In this post, Iâ€™m going to address the issue of selecting images to use in the triptych. I’ll explain some rules of composition and show how I make a selection of suitable triptych photos.
There are some basic rules of design that will help you layout a triptych and I like best the four rules Robin Williams explained in her wonderful book: The Non-Designer’s Design Book. In it she describes the rules of Alignment, Proximity, Repetition and Contrast and these form the basics of any good design and can be applied to our triptych.
In our template design we already have alignment covered - the photos are positioned so the top and bottom of each image is on the same horizontal line and the spacing between all the images is equal.
Weâ€™ve also got proximity covered - the photos are positioned close together rather than scattered in different places on the printed page. The template itself is providing us with some strong design elements and that is, in part, why a triptych looks so good.
As a rule, our eyes like odd numbers of elements so a single image or a triptych often look better than a diptych - two simply is not so pleasing a number of elements to look at.
When selecting images for a triptych, you want three images that relate to each other in some way such as location, people, genre and so on.
I like to start by selecting a five or six images which I think will work well together and then try them out. I assemble a collection of these images so that I can work with them in the print module and not have other images in my way.
Select three of the images to use to start with. The order that the images appear in the photo strip is the order that they appear in the triptych. If the order isnâ€™t right, drag the images into a different position in the photo strip and the images will be rearranged in the triptych too.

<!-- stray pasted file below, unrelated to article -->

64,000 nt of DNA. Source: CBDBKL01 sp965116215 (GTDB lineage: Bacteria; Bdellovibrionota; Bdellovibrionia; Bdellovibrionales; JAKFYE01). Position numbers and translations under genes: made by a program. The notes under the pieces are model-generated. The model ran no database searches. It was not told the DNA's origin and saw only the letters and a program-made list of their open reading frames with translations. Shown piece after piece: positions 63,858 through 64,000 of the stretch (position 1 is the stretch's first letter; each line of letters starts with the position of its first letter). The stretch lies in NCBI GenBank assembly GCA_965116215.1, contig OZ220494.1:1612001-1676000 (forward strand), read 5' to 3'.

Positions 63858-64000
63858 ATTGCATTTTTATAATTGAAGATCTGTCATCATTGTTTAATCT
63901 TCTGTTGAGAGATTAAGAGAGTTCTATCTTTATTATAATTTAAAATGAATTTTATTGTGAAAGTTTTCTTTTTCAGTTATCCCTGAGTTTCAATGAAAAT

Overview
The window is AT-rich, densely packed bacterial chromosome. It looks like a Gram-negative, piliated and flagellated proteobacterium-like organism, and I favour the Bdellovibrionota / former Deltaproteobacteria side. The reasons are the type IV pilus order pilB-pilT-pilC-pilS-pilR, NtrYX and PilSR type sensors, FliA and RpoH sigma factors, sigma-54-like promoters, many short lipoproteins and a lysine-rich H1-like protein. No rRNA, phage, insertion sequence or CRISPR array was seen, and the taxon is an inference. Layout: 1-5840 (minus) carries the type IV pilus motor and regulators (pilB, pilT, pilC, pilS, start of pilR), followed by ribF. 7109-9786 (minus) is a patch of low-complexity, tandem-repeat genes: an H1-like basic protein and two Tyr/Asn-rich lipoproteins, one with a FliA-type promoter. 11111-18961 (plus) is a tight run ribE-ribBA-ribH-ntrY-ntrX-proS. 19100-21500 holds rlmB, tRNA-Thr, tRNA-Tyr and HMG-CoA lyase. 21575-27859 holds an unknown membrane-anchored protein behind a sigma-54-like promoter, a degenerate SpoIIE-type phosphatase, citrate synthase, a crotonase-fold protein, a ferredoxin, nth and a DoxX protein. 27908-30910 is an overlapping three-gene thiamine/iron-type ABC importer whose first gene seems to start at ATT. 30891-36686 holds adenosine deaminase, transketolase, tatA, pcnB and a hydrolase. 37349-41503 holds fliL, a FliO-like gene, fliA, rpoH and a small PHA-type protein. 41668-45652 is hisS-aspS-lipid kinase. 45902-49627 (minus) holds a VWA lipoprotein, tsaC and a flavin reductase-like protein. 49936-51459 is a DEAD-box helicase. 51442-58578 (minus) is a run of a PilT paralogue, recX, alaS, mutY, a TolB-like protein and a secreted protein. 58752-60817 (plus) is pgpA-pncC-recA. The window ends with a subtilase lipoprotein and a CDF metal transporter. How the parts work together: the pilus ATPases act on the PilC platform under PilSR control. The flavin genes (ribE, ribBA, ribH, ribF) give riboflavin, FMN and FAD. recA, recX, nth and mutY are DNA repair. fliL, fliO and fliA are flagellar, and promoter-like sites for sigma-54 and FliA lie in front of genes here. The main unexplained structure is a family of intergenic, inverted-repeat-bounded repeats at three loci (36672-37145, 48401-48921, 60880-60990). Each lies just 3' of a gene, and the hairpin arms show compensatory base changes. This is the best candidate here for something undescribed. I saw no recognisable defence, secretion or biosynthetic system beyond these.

One way to create a safe design is to ensure that the horizons in the images are roughly level across the triptych and, when combining different images, look for images all shot at about the same zoom. This doesnâ€™t mean you can’t mix image sizes, it just means that its sometimes easier to get them to look good if they are the same size.
If you have elements that have a strong sense of direction such as the carousel animals in this triptych, place the animals so they face inwards rather than outwards from the design.
If they point outwards the viewerâ€™s eye will follow them straight off the page. If you direct them into the triptych your viewer’s eye will stay there longer.
While this sequence of birds look alright the directions in which they are facing and the fact that the three images are so similar is actually a little distracting.
In this version, I moved the images around and replaced one with an image of two birds which adds some variety to the mix. The result looks better to my eye.
This triptych combining two streetscape images and a door, while all from a similar location, look unbalanced to me. The door doesn’t co-ordinate well with the street images and it is facing out of the image. In addition the door is a little too colorful for the other two images and it doesn’t enhance them. I like the arrangement better when a different image is used and one which is more in keeping with the others like this image:
Developing an eye for what looks balanced and what doesn’t will take time. I highly recommend Robyn Williams’ book as a starting point for understanding basic design and this video may help to understand some of the principles at play.
Got some Triptych’s of your own to share with us? Do so in the Post Production are of our forum.Tags: Lightroom, Lightroom 2.0, Post Production Tips, post-processing, Triptychs
Post from: Digital Photography School - Photography Tips.